Travel leaders in the US say they’re working closely with President Trump’s team in order to reduce extensive airport customs queues, which may include rolling out pre-clearance to more countries.

Speaking at IPW19 in Anaheim this week, US Travel Association’s Roger Dow said easing the travel experience to and from the US is a priority for the group, especially after the country’s global market tourism share fell from 13.7 percent in 2015 to 11.7 percent in 2018.

Although it may only seem like a small drop, the association’s President and Chief Executive explained that it represents a “huge amount of visitors”, which in turn affects local businesses and jobs.

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Dow continued, saying that anything that hinders people from wanting to visit the country and contributes to a further decline in market share is of great concern to the body, including long airport queues.

One way Dow hopes to relieve airport frustrations and entice more people to visit the US is by expanding the country’s pre-clearance program, which allows travellers to go through a US customs check before they board a plane from their home country.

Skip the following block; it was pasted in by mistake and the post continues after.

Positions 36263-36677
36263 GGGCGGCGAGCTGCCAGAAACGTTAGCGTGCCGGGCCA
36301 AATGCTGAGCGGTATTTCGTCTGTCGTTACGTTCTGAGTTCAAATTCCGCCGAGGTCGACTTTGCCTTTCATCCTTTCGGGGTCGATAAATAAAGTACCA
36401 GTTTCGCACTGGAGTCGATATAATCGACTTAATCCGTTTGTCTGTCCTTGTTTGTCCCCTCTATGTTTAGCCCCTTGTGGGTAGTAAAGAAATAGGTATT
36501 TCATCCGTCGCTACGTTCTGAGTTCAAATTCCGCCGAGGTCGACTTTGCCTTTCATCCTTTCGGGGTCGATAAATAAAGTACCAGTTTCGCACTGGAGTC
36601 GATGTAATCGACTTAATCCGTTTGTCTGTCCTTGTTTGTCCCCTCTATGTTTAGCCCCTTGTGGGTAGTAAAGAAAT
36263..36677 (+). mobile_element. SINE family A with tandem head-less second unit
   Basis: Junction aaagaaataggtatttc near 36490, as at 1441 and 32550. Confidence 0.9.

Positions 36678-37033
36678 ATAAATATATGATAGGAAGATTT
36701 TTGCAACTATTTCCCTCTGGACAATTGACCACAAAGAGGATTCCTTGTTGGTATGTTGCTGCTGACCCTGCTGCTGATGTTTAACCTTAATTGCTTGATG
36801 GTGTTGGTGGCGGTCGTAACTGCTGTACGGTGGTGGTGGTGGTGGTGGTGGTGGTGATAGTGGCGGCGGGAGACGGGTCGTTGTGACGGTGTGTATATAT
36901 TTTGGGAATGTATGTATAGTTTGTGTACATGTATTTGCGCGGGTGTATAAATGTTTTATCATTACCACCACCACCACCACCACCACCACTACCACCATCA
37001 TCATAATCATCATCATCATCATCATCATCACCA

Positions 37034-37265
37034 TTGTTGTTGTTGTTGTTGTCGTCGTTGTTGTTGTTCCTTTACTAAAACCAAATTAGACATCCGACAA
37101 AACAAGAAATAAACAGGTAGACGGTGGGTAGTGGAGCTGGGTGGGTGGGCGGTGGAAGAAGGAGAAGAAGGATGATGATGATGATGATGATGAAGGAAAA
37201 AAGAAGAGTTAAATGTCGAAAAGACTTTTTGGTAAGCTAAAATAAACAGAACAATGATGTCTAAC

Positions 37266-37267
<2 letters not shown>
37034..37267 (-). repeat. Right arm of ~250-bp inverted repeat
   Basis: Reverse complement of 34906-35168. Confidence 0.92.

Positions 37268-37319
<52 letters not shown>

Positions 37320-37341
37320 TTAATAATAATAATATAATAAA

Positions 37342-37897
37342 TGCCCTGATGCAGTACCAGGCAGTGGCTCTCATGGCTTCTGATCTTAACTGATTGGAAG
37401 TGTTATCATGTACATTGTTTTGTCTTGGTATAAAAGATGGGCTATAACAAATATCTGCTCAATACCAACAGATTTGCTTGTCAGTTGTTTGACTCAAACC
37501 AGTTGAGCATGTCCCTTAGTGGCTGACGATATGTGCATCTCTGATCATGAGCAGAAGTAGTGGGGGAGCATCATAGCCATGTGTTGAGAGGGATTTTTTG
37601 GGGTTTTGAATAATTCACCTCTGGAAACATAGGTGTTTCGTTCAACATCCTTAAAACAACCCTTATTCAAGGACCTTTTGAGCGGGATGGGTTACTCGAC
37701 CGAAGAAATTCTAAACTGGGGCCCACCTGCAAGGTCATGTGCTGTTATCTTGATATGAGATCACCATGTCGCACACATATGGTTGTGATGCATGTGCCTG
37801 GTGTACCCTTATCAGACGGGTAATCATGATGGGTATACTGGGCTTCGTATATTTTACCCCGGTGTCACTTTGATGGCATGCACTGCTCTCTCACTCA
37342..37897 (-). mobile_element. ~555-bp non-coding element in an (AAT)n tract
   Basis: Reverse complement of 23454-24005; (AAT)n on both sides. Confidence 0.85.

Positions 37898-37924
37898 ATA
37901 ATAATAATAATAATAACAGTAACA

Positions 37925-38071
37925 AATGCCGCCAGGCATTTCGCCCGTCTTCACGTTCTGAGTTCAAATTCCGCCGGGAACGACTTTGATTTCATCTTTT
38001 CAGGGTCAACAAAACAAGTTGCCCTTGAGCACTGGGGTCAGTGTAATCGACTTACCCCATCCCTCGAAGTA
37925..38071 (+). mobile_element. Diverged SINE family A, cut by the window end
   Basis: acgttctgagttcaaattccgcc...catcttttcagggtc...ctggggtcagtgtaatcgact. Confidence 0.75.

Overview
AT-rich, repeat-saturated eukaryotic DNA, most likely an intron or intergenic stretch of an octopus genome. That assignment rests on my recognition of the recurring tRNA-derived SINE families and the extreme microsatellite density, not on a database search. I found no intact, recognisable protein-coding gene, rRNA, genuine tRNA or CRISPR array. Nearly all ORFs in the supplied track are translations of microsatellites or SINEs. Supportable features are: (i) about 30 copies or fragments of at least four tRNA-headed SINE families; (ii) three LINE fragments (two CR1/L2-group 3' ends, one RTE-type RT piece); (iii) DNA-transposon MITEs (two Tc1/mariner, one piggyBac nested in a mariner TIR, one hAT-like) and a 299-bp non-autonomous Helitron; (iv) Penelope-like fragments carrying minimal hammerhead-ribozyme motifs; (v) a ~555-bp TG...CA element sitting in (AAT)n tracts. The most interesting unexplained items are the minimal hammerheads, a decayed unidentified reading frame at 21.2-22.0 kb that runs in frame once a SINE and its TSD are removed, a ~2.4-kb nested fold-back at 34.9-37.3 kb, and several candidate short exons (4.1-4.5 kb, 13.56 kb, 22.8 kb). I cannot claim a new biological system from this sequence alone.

Currently, the system is available in Canada, Ireland and Abu Dhabi and is soon scheduled to roll out in Sweden and the Dominican Republic.

Dow hopes discussions with the administration will see pre-clearance expanded even further to include countries such as Argentina, Brazil, Bulgaria, Costa Rica, Croatia, Israel, Poland and Romania.

Australia wasn’t mentioned in his list, however, when KARRYON asked Row about the possibility, he said it is up to the country and its airlines to start the conversation with the US.

“It’s a phenomenal program and one of the great things is it gets people out of queues and shorters those lines.”

Roger Dow, US Travel Association President & Chief Executive

“We’re working really hard to expand it.”

 

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